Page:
Pope Francis leads the Angelus prayer in Saint Peter's Square, after a Vatican conference on child sex abuse.Remo Casilli / Reuters

VATICAN CITY—At a Vatican conference on protecting minors in the Church, abuse survivors, including a woman who’d been raped repeatedly by a priest, told how their lives had been ruined—before Pope Francis and an audience of 190 prelates from around the world. A Nigerian nun took the Church to task for “mediocrity, hypocrisy, and complacency.” A cardinal acknowledged that some Church files on abuse cases had been systematically destroyed.

All this seemed a step forward. And then in his closing remarks here on Sunday, Francis struck a different tone.

In a speech at the end of a Mass in which prelates had offered a “mea maxima culpa,” Francis put the Church’s sexual-abuse crisis in historical and cultural context. Studies find that most sexual abuse happens in the home, he said. And pornography and sex tourism are also scourges in the world. He warned against “justicialism provoked by guilt for past errors and media pressure, and a defensiveness that fails to confront the causes and effects of these grave crimes.”

The pope was speaking to bishops as a pastor, not issuing guidelines—a few of those were announced at the conference’s conclusion. But as Francis spoke, I couldn’t help but think that his contextualizing underscored and even exacerbated one of the deepest divides in the Catholic world today: between the expectations of victims in the United States—who want “zero tolerance” for convicted abusers—and the way the Vatican conceives of the crisis.

The conference might have finally made some prelates, especially from the Global South (and the Vatican), aware of the depth and scope of the crisis, but it marked an even greater chasm between the Vatican and the United States. “He absolutely doesn’t get it. This is a catastrophic misreading of the faithful,” Anne Barrett-Doyle, a co-founder of BishopAccountability.org, a Boston-based advocacy organization that keeps detailed records of abuse cases and their outcomes in civil courts and Church tribunals, told me. She meant the faithful in the United States. “He spent the bulk of his speech rationalizing that abuse happens in all sectors of society. This is one of his favorite diversionary tactics.”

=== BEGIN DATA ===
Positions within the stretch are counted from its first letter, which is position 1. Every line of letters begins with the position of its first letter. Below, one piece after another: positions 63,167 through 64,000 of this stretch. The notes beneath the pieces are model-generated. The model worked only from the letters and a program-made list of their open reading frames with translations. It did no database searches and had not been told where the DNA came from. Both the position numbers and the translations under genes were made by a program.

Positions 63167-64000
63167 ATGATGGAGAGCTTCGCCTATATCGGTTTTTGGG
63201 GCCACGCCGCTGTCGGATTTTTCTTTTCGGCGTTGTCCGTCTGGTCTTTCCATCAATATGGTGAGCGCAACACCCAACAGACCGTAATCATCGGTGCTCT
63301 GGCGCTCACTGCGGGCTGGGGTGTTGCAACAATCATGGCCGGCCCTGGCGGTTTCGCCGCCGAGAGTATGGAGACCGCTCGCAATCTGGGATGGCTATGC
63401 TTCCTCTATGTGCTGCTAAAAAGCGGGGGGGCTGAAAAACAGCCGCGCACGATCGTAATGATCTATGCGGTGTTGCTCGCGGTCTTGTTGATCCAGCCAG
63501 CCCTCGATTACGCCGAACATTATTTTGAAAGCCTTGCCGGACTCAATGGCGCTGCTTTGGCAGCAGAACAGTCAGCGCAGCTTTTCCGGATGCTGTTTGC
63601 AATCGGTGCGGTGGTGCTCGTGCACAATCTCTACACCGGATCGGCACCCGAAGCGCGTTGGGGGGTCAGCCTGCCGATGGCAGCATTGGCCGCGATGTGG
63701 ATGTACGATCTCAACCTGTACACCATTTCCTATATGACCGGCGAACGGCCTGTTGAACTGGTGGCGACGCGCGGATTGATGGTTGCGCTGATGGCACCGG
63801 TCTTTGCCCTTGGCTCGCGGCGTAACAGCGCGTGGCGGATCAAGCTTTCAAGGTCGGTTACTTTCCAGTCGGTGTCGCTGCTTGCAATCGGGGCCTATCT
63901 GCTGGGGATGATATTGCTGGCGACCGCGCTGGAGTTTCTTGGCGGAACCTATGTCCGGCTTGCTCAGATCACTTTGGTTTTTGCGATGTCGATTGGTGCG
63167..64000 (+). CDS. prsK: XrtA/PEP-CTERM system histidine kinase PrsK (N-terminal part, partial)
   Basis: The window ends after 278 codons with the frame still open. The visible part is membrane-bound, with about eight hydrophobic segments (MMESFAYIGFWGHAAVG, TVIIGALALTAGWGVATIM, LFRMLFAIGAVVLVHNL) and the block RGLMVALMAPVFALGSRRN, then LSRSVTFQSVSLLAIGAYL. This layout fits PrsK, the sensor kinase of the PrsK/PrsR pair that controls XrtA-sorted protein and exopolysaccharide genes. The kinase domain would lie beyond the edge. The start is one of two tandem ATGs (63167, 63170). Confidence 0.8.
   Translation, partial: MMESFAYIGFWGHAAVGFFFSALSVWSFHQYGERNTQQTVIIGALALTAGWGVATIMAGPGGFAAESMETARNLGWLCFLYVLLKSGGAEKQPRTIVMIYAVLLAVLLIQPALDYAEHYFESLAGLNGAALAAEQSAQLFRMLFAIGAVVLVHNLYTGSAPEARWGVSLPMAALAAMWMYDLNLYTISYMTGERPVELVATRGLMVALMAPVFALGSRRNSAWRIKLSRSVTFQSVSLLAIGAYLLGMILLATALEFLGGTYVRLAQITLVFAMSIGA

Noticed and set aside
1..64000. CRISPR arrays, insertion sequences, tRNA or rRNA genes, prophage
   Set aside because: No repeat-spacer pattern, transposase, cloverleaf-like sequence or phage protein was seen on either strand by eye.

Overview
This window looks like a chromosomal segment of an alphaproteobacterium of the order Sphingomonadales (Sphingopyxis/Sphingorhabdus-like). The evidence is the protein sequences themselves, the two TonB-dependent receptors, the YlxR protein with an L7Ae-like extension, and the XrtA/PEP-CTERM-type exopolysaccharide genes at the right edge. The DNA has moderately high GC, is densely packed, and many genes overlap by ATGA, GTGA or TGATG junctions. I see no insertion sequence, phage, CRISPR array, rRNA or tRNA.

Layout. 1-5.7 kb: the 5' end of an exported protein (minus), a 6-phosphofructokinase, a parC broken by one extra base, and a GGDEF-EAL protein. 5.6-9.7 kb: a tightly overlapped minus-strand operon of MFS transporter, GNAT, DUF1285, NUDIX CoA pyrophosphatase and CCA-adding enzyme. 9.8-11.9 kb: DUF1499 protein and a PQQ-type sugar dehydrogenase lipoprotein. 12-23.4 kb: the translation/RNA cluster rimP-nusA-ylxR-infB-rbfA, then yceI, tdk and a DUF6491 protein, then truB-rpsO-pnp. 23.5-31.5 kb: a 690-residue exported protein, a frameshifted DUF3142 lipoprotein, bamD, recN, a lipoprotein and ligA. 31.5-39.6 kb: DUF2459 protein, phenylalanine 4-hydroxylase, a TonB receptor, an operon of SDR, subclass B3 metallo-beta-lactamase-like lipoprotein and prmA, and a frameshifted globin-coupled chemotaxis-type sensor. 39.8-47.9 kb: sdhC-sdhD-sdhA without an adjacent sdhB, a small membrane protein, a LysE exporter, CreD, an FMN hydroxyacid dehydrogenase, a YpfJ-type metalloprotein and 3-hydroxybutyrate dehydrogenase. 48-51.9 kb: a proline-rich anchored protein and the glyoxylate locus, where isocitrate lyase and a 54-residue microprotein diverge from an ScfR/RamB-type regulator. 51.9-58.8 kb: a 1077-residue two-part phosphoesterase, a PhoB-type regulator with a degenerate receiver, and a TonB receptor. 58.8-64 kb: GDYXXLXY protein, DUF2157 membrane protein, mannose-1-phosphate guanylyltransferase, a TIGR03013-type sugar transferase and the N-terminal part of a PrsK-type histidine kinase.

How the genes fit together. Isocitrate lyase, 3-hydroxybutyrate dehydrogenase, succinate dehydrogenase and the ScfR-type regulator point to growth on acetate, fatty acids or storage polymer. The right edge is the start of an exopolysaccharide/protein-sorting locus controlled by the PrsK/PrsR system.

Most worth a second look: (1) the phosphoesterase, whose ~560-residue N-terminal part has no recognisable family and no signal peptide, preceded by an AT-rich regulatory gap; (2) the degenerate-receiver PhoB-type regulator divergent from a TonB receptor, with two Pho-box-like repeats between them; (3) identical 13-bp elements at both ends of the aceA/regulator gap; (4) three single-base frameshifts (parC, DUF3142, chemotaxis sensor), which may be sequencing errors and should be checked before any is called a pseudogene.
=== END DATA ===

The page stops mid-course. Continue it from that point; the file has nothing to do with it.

Barrett-Doyle also pointed to Francis’s saying that the “best results and the most effective resolution that we can offer to the victims” is “the commitment to personal and collective conversion,” that is, to raising spiritual awareness of their wounds. “Conversion is unmeasurable, conversion is unenforceable,” she said. Yes, conversion is unmeasurable and unenforceable, but it’s not surprising for the pope to speak in theological terms. This is what he meant when he warned against “justicialism,” or taking a more law-and-order approach to the crisis. And that’s precisely why so many abuse victims are frustrated that they’ve found greater justice from civil authorities than Church ones.

One of the biggest unresolved flash points here is the concept of “zero tolerance.” Many victims’ groups in the United States, France, and elsewhere are calling on the Church to issue a “one-strike” policy of defrocking priests convicted of abuse and bishops on whose watch priests abused. The term zero tolerance was not used much at the conference, and was not in a series of 21 “reflection points” that the pope asked participants to consider. If anything, the conference seemed to back away from the idea of defrocking, tending instead to focus on the idea of removing a priest from ministry in some cases rather than removing him from the clerical state.